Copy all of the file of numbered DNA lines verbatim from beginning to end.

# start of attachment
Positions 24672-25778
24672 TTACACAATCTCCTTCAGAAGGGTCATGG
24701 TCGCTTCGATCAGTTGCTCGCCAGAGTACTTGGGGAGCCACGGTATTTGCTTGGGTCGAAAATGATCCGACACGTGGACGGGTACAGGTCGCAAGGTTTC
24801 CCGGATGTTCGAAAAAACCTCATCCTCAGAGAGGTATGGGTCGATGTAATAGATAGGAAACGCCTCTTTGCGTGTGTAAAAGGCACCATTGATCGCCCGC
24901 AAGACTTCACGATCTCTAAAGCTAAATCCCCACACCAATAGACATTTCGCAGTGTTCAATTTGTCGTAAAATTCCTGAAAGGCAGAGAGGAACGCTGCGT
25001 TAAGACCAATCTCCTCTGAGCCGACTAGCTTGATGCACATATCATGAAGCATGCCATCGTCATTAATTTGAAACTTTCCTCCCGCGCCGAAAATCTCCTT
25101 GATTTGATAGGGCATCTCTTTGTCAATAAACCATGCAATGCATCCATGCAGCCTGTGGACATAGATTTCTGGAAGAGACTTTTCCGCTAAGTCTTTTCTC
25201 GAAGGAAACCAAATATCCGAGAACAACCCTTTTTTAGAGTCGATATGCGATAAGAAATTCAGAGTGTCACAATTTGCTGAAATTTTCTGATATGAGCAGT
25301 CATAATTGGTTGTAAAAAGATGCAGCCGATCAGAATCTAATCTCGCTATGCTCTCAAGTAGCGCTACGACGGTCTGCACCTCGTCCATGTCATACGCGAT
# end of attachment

Positions 24672-25778
24672 TTACACAATCTCCTTCAGAAGGGTCATGG
24701 TCGCTTCGATCAGTTGCTCGCCAGAGTACTTGGGGAGCCACGGTATTTGCTTGGGTCGAAAATGATCCGACACGTGGACGGGTACAGGTCGCAAGGTTTC
24801 CCGGATGTTCGAAAAAACCTCATCCTCAGAGAGGTATGGGTCGATGTAATAGATAGGAAACGCCTCTTTGCGTGTGTAAAAGGCACCATTGATCGCCCGC
24901 AAGACTTCACGATCTCTAAAGCTAAATCCCCACACCAATAGACATTTCGCAGTGTTCAATTTGTCGTAAAATTCCTGAAAGGCAGAGAGGAACGCTGCGT
25001 TAAGACCAATCTCCTCTGAGCCGACTAGCTTGATGCACATATCATGAAGCATGCCATCGTCATTAATTTGAAACTTTCCTCCCGCGCCGAAAATCTCCTT
25101 GATTTGATAGGGCATCTCTTTGTCAATAAACCATGCAATGCATCCATGCAGCCTGTGGACATAGATTTCTGGAAGAGACTTTTCCGCTAAGTCTTTTCTC
25201 GAAGGAAACCAAATATCCGAGAACAACCCTTTTTTAGAGTCGATATGCGATAAGAAATTCAGAGTGTCACAATTTGCTGAAATTTTCTGATATGAGCAGT
25301 CATAATTGGTTGTAAAAAGATGCAGCCGATCAGAATCTAATCTCGCTATGCTCTCAAGTAGCGCTACGACGGTCTGCACCTCGTCCATGTCATACGCGAT